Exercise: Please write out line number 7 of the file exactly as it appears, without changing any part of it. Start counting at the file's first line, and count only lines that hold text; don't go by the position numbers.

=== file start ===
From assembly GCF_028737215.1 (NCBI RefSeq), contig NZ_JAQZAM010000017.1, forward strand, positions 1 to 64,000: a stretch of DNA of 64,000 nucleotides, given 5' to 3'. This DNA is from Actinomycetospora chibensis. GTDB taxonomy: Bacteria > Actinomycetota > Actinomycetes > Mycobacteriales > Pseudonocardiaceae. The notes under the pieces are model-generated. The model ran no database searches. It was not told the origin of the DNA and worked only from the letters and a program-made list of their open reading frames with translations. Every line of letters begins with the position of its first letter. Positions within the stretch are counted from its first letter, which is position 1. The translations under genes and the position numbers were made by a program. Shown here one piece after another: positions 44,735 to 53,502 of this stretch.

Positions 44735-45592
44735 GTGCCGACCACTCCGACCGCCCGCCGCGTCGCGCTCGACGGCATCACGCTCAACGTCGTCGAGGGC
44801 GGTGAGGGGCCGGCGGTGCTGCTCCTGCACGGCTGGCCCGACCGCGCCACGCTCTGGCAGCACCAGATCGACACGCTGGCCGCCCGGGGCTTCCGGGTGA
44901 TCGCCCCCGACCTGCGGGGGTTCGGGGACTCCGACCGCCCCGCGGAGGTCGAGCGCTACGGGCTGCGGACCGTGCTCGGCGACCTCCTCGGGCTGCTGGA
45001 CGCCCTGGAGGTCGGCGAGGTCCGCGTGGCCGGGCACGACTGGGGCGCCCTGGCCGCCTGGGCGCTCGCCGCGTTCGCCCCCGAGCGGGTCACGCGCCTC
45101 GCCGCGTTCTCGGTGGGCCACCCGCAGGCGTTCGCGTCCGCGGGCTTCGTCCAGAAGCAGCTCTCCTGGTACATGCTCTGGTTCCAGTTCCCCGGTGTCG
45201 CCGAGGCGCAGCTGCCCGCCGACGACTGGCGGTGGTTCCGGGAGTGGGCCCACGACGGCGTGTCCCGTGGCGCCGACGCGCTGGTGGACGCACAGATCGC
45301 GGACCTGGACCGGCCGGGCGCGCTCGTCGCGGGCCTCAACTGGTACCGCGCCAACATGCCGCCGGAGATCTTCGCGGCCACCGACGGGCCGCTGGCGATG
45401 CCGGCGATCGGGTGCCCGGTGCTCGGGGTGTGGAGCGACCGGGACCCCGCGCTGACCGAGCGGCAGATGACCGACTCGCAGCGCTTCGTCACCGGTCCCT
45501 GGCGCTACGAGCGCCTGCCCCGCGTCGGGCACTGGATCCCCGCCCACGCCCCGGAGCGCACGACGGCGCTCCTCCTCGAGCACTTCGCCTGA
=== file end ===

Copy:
45101 GCCGCGTTCTCGGTGGGCCACCCGCAGGCGTTCGCGTCCGCGGGCTTCGTCCAGAAGCAGCTCTCCTGGTACATGCTCTGGTTCCAGTTCCCCGGTGTCG